Nandina (Nandina)

Sap Feeders

Hemispherical scale
United States National Collection of Scale Insects Photographs,
USDA Agricultural Research Service,
Hemispherical scale is a small scale, between 1/16 inch and 1/8 inch wide, that infests ferns, bamboo, and several other plants. They are brown and globular; they resemble a helmet when looked at in profile. Their feeding can cause plant stunting and they generate honeydew that accumulates on the plant as well. As an indoor pest, there can be multiple generations per year and development is dependent upon the surrounding temperature.

Twospotted spider mites
David Cappaert,
Twospotted spider mites are tiny (1/50 inch) arthropods with a dark spot on each side of the oval, light green to yellow body. They live on the underside of leaves and use needle-like mouthparts to remove the contents of individual cells. This produces tiny white to yellow spots on leaves, sometimes called flecking or bronzing. These mites produce fine silk-like webbing that often covers infested plants. Infestations are usually most serious during hot, dry periods.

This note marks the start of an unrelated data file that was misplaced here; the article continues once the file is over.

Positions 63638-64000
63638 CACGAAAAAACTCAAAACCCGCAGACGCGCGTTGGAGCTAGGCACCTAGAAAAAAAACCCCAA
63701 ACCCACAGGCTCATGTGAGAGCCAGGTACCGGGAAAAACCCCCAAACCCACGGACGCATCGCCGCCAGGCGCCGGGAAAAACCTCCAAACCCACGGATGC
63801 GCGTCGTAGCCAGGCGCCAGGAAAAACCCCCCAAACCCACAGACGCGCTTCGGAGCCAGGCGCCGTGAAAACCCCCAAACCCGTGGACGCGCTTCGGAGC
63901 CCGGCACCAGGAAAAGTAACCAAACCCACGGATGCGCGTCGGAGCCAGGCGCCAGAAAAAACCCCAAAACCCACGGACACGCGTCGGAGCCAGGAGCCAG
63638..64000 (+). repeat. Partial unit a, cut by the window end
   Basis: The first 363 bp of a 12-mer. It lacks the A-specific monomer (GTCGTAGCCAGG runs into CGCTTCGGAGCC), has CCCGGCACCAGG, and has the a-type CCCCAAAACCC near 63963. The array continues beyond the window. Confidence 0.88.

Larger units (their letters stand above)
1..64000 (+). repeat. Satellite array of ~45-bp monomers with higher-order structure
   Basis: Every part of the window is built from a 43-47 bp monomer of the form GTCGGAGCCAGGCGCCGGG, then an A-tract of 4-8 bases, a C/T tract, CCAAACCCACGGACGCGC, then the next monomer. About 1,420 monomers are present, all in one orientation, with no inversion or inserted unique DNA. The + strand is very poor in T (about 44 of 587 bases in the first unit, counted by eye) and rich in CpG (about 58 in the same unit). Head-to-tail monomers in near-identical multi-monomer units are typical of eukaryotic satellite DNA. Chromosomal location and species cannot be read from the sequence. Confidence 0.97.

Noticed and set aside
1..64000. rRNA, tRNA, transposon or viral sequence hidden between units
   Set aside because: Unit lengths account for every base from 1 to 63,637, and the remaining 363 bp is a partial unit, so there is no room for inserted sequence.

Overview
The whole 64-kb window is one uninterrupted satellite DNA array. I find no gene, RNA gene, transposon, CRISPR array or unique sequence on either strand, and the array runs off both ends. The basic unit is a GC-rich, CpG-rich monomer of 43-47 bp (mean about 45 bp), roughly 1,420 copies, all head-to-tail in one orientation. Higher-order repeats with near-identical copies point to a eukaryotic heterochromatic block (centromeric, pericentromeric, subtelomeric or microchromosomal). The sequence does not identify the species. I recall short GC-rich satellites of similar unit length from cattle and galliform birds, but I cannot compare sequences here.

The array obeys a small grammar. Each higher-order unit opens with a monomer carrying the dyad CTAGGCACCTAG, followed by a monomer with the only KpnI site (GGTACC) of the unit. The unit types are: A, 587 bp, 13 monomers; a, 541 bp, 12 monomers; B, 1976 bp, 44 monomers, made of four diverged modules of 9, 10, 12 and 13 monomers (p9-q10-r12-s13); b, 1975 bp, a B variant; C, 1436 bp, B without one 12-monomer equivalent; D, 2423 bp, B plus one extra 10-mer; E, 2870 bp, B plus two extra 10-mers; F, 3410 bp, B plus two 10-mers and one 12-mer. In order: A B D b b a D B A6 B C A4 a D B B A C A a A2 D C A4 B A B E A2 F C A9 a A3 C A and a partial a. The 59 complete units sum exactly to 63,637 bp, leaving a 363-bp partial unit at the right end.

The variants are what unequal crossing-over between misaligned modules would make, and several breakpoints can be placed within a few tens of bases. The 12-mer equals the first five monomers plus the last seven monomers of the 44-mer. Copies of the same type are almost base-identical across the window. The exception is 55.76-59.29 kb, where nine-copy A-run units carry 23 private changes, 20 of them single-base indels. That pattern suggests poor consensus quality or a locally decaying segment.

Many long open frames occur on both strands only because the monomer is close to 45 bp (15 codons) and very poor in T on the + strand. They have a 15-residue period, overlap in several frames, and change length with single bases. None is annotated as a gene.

Cottony cushion scale
Sturgis McKeever, Georgia Southern University,
Cottony cushion scale is an invasive scale species that can be found feeding on the sap of numerous species of plants. Adult females are orange-brown but coated with white wax and will have a long, fluted egg sac attached to the body. This can contain up to 1,000 eggs. After hatching, the nymphs (which are red with dark antennae and legs) will seek a suitable space for feeding. Nymphal feeding on leaves can cause extensive damage and honeydew/black sooty mold will accumulate as the population builds.


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